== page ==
... to compensate for broken DNS servers that are outside our control.

Our problem: We deploy embedded devices that collect sensor data at various, mostly IPv4-only sites. Some sites have poorly maintained networks, e.g. misconfigured or otherwise broken DNS caches and/or firewalls that either ignore AAAA queries altogether, or respond to them with broken replies (e.g. wrong source IP!). As an external supplier to the facilities department, we have next to no influence on the (sometimes reluctant) IT departments. The chances of them fixing their DNS servers/firewalls any time soon are minuscule.

The effect on our device is that with each gethostbyname(), the processes have to wait until the AAAA queries time out, at which point some processes have already timed out their connection attempts altogether.

I am looking for solutions that are ...

  • system-wide. I cannot reconfigure dozens of application individually
  • non-permanent and configurable. We need to (re-)enable IPv6 where/when it gets fixed/rolled out. Reboot is OK.
  • If a solution requires a core library like glibc to be replaced, the replacement library package should be available from a known-to-be-well-maintained repository (e.g. Debian Testing, Ubuntu universe, EPEL). Self-building is not an option for so many reasons that I don't even know where to begin with, so I just don't list them at all...

The most obvious solution would be to configure the resolver library e.g. via /etc/{resolv,nsswitch,gai}.conf to not query AAAA records. A resolv.conf option no-inet6 as suggested here would be exactly what i am looking for. Unfortunately it is not implemented, at least not on our systems (libc6-2.13-38+deb7u4 on Debian 7; libc6-2.19-0ubuntu6.3 on Ubuntu 14.04)

So how then? One finds the following methods suggested on SF and elsewhere, but non of them work:

  • Disabling IPv6 altogether, e.g. by blacklisting the ipv6 LKM in /etc/modprobe.d/, or sysctl -w net.ipv6.conf.all.disable_ipv6=1. (Out of curiosity: Why is the resolver asking for AAAA where IPv6 is disabled?)
  • Removing options inet6 from /etc/resolv.conf. It wasn't there in the first place, inet6 is simply enabled by default these days.
  • Setting options single-request in /etc/resolv.conf. This only ensures that the A and the AAAA queries are done sequentially rather than in parallel
  • Changing precedence in /etc/gai.conf. That does not affect the DNS queries, only how multiple replies are processed.
  • Using external resolvers (or running a local resolver daemon that circumvents the broken DNS servers) would help, but is usually disallowed by the company's firewall policies. And it can make internal resources inaccessible.

Alternative ugly ideas:

  • Run a DNS cache on localhost. Configure it to forward all non-AAAA queries, but to respond to AAAA queries with either NOERROR or NXDOMAIN (depending on the result of the corresponding A-query). I am not aware of a DNS cache able to do this though.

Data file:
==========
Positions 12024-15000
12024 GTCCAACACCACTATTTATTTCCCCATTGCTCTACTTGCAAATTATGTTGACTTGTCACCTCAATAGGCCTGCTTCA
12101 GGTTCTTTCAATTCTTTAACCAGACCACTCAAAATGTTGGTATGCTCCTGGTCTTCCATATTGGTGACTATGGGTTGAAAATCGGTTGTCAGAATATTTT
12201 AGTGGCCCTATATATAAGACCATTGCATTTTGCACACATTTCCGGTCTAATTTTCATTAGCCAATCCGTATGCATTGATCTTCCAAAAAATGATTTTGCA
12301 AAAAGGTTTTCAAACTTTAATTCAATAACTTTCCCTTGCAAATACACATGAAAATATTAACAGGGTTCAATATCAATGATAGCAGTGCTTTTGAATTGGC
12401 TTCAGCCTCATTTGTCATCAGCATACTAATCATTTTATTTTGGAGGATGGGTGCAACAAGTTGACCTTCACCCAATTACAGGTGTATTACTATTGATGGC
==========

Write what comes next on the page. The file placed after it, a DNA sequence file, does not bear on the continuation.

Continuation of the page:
• Use some clever iptables u32 match, or Ondrej Caletka's iptables DNS module to match AAAA queries, in order to either icmp-reject them (how would the resolver lib react to that?), or to redirect them to a local DNS server that responds to everything with an empty NOERROR.

Note that there are similar, related questions on SE. My question differs insofar as it elaborates the actual problem i am trying to solve, as it lists explicit requirements, as it blacklists some often-suggested non-working solutions, and as it is not specific to a single application. Following this discussion, I posted my question.

  • 16
    PS: Contrary to popular belief here on SF, there are some good reasons to disable IPv6/AAAA on a machine in a IPv4-only network, even where DNS works: Reduce broadcast load; Reduce load on DNS resolvers by almost 50%; Reduce connection start-up times (significantly where DNS caches are laggy); Follow best practices to disable non-functional features to enhance security and stability. Admittedly, if i forget to re-enable IPv6 once it becomes available, then my system becomes IPv4 legacy ballast that impedes IPv6 rollout. One should be allowed to weigh the listed pros against this con. Oct 1, 2014 at 9:33
  • Any reason why you don't run a full resolver on localhost? That way you eliminate the dependency on other people's (seemingly) unreliable DNS resolvers altogether. Oct 1, 2014 at 9:47
  • @SanderSteffann Company firewall policies usually disallow that. But elsewhere that is an option. I'll add it to my question later. Oct 1, 2014 at 9:56
  • 3
    @joeqwerty We are not making any assumptions about whether or not IPv6 is supported on site. We do make the assumption though that DNS servers are standard-compliant. Also, some IT departments unfortunately do lack the skills to configure their infrastructure properly. Sorry for being blunt about that. Oct 1, 2014 at 12:50
  • 4
    I understand what you're saying. You need to make your box work on their network not the other way around, and that is what you're here asking about. I just get a little miffed when we in the IT field blame our customers and don't respect them. They are our bread and butter. For good or bad we need to respect that and respect them. Our customers are not a hindrance to our business, they are the reason for our business.
    – joeqwerty
    Oct 1, 2014 at 13:01

5 Answers 5


Stop using gethostbyname(). You should be using getaddrinfo() instead, and should have been for years now. The man page even warns you of this.

The gethostbyname*(), gethostbyaddr*(), herror(), and hstrerror() functions are obsolete. Applications should use getaddrinfo(3), getnameinfo(3), and gai_strerror(3) instead.

Here is a quick sample program in C which demonstrates looking up only A records for a name, and a Wireshark capture showing that only A record lookups went over the network.